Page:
The art of changing your mind

I have relished taking stances, being wrong, revising my positions. Yet our society can make it difficult for people to evolve politically and ethically.

A recent study showed that religious fundamentalists have damaged brains. Apparently, impairments in a part of the prefrontal cortex diminishes one’s capacity to be open minded, leading to the kind of blind devotion that creates monsters like ISIS terrorists. The research builds on previous findings on “cognitive flexibility,” which is the brain’s capacity to consider multiple ideas and possibilities. One’s cognitive flexibility can be impaired because of brain trauma – either through accidents or lifestyle – or one’s genetic profile.

The study discussed religious fundamentalism in particular, but the implications are far-reaching: Some people have a harder time changing their minds. This harrowing biological reality, however, should not prevent us from confronting the need to constantly convince others and to have ourselves convinced. Social media, as is now commonly argued, easily slots us in to self-referential silos, where we simply reinforce what we and our friends already believe and know. This phenomenon is very pronounced in the Philippines, since, as Rappler CEO and Executive Editor Maria Ressa explains, the advocates of authoritarianism have turned the internet into a weapon of deception. At no point in our country’s history have we needed more cognitive flexibility. 

It helps to remind ourselves that some remarkable people have made their mark on history by altering strongly held beliefs. Personally, I derive great enjoyment and deep edification from the stories of intellectuals whose search for truth led them to unlikely places. My favorite fictionist is Arthur Koestler, whose psychodrama Darkness at Noon, did more than Orwell’s 1984 (a remarkable novel in itself) to expose the totalitarianism of Bolshevism. What makes Koestler a more fascinating critic Communism than Orwell is the fact that he himself had been a Communist. As a former Party member, Koestler had a profound understanding of the psychology that allows angry people to rid others of their humanity for the sake of a “revolutionary” tomorrow.

In the Philippines, our most piercing critic of domestic Maoism/Stalinism is the former CPP leader and now political scientist Nathan Quimpo. Having seen both bloody barrios and the neutered netherworld of the Netherlands, Quimpo authoritatively tells us what the CPP-NPA would have done had their Philippine revolution succeeded in the 80s: “Thank goodness, we didn’t win in 1986. If we had, the Philippines would have ended up with a regime worse than Marcos’s – a totalitarian dictatorship.” Since ye ole Party suffers from a generalized cognitive inflexibility, what makes anyone think they’d be different if they won today?

Proud of ‘hypocrisies’

If I brag about anything, it is about the times I’ve reversed political positions. In college, I was broadly anti-American and thought US presence in Mindanao was imperialist. These days, largely because of the influence of my mentor Patricio Abinales, I think Filipinos have had a deeper history of colonialism in Moro Mindanao than the Yanks, who are now more focused on aid work. During grad school I was part of a Trotskyite socialist party in Australia, which had a romantic attachment to Hugo Chavez. As passionately as I believed in Chavismo then, I can no longer deny that his brand of populism ruined Venezuela (warning, Digong). Most recently, I wrote about my shift from Aquino-basher to “yellowtard.” I am proud of my “hypocrisies.”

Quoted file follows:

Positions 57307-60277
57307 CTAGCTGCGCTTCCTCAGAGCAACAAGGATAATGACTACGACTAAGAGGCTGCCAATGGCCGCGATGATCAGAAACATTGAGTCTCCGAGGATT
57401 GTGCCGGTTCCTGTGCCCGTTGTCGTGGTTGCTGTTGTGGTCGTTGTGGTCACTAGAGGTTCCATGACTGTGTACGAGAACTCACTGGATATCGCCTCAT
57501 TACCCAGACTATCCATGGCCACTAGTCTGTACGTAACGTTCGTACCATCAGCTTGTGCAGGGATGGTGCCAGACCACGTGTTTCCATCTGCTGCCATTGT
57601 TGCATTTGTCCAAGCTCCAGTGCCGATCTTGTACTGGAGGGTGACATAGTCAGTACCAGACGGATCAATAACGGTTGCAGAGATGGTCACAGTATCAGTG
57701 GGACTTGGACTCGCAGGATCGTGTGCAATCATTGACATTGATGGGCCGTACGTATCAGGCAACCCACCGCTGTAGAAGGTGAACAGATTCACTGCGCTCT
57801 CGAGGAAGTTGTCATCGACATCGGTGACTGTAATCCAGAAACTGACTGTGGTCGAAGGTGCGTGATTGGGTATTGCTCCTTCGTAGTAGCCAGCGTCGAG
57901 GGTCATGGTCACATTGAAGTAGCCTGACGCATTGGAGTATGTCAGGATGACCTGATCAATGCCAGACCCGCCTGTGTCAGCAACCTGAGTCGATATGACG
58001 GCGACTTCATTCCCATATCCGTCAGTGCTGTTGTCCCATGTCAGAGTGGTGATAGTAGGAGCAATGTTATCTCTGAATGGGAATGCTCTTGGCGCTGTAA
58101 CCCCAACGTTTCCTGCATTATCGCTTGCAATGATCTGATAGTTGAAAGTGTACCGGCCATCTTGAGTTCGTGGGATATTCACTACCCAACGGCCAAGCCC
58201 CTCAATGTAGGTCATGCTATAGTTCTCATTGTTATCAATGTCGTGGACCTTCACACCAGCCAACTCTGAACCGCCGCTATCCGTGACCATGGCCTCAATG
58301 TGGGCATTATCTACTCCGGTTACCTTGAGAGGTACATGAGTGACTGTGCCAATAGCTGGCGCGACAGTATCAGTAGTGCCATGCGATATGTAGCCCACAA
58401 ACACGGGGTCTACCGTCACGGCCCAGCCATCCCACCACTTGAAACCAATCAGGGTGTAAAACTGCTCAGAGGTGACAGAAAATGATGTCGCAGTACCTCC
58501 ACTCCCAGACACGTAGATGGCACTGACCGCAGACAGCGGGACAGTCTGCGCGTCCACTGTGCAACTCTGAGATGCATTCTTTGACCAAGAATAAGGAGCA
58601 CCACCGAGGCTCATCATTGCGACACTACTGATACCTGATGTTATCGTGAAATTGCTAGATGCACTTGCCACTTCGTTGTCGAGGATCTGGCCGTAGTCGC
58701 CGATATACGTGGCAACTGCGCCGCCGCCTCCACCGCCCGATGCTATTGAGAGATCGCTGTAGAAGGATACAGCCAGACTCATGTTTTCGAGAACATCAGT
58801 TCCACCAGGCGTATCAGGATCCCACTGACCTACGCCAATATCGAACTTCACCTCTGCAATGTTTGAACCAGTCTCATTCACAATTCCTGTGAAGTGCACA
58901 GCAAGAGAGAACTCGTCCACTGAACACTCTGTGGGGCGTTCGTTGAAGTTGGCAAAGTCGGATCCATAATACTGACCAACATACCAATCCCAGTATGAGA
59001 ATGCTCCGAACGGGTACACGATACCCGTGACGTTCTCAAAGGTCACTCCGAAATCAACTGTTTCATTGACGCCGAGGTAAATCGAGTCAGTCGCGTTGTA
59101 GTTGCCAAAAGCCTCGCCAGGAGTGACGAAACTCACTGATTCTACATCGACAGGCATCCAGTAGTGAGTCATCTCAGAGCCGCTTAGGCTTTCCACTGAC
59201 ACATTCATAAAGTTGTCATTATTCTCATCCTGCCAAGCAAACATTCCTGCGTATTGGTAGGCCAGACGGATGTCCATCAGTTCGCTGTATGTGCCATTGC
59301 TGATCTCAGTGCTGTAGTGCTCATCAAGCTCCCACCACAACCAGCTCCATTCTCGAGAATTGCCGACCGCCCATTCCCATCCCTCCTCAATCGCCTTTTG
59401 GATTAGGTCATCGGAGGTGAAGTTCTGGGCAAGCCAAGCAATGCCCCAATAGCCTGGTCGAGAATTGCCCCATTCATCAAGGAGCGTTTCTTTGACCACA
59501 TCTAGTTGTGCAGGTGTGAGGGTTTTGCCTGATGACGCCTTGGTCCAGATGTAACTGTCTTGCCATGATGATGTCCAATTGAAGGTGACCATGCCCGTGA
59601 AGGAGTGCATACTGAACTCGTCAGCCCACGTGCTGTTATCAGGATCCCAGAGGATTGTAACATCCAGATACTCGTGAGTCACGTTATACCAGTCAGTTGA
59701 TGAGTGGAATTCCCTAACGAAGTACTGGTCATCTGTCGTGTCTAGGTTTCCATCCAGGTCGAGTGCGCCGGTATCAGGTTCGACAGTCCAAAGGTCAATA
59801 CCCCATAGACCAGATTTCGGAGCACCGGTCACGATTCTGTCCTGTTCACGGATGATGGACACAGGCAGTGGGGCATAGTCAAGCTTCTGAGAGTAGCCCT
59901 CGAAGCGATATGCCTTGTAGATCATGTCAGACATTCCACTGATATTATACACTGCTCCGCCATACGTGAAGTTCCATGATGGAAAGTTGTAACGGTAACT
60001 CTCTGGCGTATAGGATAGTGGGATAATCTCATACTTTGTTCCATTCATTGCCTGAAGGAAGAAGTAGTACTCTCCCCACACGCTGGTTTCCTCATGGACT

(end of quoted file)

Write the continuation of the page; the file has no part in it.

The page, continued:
Ironically, being comfortable with changing your mind allows you to take more categorical stances. Usually, people are wishy washy because they hedge their bets; they want to look back and be able to claim that they were partially correct. I do not feel the need to be partially correct when I can simply admit that my once categorical stance was categorically wrong. I was wrong when I claimed that my comrade Risa Hontiveros would not win her Senate bid last year, and I was happy to apologize for my strident, incorrect comments. If you’re used to changing your mind, you get used to accepting you’re wrong, and this makes it easier for you to eat crow. 

I have relished taking stances, being wrong, revising my positions – rinsing and repeating the process. It’s fun. Yet our society can make it difficult for people to evolve politically and ethically. Perhaps elements of Philippine religiosity have enforced stubbornness, with such shibboleths as: stick to your conscience, keep the faith, and, for those of a different theological orientation, combat revisionism.  

We dismiss the periodic mind-changer as a hypocrite or a traitor. And, indeed, some are, like our opportunist politicians who engage in the age-old tradition of turncoatism. But sometimes all it takes is imagination to view political evolution askance: Where some see hypocrisy, see open-mindedness; and where some see integrity, see the arrogance of obduracy. 

Fundamentalist zeal is everywhere today. Once upon a time, I thought “die hard supporters” were simply Nora Aunor or Ginebra fans. Nowadays, they are people who endorse the Great Leader regardless of circumstance. And in my lot of “yellowtards” there are a number of self-righteous, sanctimonious blowhards as well. 

But the majority of Filipinos do not have brain damage. Some of us might have some cognitive flexibility left, and, as the national drama of Dutertismo unfolds, the field may yet be set for some epic mind changing. –


Lisandro E. Claudio (@leloyclaudio on Twitter) is an Associate Professor at the Department of History, De La Salle University


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